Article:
Richard Penn Sr.
Richard Penn Sr.
|Born||17 January 1706|
|Died||4 February 1771 (aged 65)|
Richard Penn Sr. (17 January 1706 – 4 February 1771) was a proprietary and titular governor of the province of Pennsylvania and the counties of New Castle, Kent, and Sussex (which three now comprise the state of Delaware) on the Delaware River from 1746 to 1771.
Born in Bristol, England, Penn was the third son of William Penn, founder of Pennsylvania, and his second wife Hannah Margaret Callowhill. He married Hannah, daughter of John Lardner, and had two sons, John and Richard, both of whom also served as provincial governors of Pennsylvania.
On 12 May 1732, Penn with his brothers John and Thomas as the proprietors of Pennsylvania, signed an order to create a commission. This order was directed to Governor Gordon, Isaac Norris, Samuel Preston, James Logan, and Andrew Hamilton, Esquires, and to the gentlemen James Steel and Robert Charles. The commission, which was to be made up of at least three or more of these individuals, was given full power on behalf of the proprietors for the "running, marking, and laying out" of any boundary between Pennsylvania and Maryland. This was in accordance to the agreement signed between the Penn brothers and Charles Calvert, 5th Baron Baltimore on 10 May 1732.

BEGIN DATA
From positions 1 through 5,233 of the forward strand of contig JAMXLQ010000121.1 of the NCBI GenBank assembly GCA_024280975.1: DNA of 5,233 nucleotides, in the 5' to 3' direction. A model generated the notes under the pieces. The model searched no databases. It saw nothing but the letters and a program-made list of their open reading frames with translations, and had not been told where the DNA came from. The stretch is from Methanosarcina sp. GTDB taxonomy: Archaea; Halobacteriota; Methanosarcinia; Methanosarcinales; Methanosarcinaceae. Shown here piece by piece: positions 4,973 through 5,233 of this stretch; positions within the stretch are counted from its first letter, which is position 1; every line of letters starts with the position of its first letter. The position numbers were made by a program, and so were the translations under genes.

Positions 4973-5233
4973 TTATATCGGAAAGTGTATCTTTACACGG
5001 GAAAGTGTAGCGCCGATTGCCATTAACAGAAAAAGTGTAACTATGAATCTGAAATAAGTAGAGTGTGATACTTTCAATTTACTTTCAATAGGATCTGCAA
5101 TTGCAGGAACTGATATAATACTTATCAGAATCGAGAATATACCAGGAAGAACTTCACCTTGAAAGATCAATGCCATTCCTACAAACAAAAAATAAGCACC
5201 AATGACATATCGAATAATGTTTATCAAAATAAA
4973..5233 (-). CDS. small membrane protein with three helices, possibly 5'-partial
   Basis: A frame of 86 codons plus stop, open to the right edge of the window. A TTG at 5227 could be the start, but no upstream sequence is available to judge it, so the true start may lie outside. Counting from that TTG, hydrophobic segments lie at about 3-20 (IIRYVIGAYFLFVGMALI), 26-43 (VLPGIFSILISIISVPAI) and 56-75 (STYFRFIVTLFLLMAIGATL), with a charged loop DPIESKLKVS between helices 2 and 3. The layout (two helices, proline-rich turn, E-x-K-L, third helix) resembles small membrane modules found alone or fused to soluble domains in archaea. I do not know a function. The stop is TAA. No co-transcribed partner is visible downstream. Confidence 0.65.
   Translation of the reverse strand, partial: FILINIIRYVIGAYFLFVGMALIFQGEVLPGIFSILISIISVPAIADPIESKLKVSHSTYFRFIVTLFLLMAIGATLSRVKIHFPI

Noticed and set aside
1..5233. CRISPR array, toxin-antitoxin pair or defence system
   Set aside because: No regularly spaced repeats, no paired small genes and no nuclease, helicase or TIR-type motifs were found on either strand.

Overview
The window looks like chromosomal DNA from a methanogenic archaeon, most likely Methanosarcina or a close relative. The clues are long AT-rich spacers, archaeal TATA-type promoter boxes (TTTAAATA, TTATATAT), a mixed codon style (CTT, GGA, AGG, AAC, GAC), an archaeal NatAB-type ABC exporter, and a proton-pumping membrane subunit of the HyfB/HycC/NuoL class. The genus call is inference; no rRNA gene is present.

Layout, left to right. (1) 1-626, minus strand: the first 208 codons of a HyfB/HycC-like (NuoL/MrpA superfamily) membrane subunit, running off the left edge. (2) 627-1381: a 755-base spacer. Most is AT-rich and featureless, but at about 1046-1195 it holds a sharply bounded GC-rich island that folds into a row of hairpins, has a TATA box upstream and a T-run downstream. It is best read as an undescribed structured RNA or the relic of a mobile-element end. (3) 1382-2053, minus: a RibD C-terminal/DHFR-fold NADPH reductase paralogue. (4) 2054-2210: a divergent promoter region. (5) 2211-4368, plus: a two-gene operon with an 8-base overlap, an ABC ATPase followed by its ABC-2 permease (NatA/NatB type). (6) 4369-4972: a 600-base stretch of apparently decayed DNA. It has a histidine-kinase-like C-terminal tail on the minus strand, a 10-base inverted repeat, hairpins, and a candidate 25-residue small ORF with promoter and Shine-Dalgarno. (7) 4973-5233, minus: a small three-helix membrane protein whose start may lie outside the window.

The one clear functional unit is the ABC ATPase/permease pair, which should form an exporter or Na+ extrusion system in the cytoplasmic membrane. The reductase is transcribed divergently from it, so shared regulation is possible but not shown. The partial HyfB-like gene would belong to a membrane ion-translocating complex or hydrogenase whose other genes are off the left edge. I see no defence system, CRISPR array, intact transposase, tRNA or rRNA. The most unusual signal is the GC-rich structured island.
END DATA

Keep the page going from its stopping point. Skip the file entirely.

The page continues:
Penn died in England on 4 February 1771.
- Proud, Robert (1798). The History of Pennsylvania in North America From the Original Institution and Settlement of that Province, Under the First Proprietor and Governor William Penn, in 1681, till after the year 1742: With an Introduction Respecting the Life of W. Penn, Prior to the Grant of the Province, and the Religious Society of the People Called Quakers, with the First Rise of the Neighbouring Colonies, More Particularly of West-New-Jersey and the Settlement of the Dutch and Swedes on Delaware. To Which is Added a Brief Description of the said Province, and the General State in which it Flourished, Principally between the years 1760-1770. With an Appendix. Written principally between the years 1776 and 1780. Philadelphia, PA: Zachariah Paulson Jr. pp. 206–219.
- John Woolf Jordan (2004). Colonial And Revolutionary Families Of Pennsylvania. Genealogical Publishing Com. ISBN 978-0-8063-5239-8.
This article incorporates text from a publication now in the public domain: Wilson, J. G.; Fiske, J., eds. (1891). Appletons' Cyclopædia of American Biography. New York: D. Appleton. Missing or empty